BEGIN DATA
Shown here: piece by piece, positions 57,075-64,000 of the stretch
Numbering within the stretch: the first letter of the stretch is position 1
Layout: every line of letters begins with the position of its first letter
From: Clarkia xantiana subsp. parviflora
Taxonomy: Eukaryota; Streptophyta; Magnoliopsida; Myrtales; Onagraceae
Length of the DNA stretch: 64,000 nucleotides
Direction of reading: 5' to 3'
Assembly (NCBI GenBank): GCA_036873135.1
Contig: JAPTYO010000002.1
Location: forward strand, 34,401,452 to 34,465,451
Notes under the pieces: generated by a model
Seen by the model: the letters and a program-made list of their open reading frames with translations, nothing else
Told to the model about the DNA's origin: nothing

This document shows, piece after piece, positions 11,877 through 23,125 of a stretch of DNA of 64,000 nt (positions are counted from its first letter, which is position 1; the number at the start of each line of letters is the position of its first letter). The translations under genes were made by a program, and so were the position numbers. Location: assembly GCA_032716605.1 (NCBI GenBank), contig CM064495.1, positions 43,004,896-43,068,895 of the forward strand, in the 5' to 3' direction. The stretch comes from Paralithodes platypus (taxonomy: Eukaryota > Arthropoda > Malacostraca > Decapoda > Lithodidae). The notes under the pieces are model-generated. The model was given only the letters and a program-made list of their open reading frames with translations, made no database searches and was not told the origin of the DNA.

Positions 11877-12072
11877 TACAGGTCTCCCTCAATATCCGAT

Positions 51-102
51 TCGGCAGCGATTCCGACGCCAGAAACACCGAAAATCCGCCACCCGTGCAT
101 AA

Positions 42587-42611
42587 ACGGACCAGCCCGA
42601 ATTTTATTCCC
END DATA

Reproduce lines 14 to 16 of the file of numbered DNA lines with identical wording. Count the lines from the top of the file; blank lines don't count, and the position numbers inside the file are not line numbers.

This document shows, piece after piece, positions 11,877 through 23,125 of a stretch of DNA of 64,000 nt (positions are counted from its first letter, which is position 1; the number at the start of each line of letters is the position of its first letter). The translations under genes were made by a program, and so were the position numbers. Location: assembly GCA_032716605.1 (NCBI GenBank), contig CM064495.1, positions 43,004,896-43,068,895 of the forward strand, in the 5' to 3' direction. The stretch comes from Paralithodes platypus (taxonomy: Eukaryota > Arthropoda > Malacostraca > Decapoda > Lithodidae). The notes under the pieces are model-generated. The model was given only the letters and a program-made list of their open reading frames with translations, made no database searches and was not told the origin of the DNA.

Positions 11877-12072
11877 TACAGGTCTCCCTCAATATCCGAT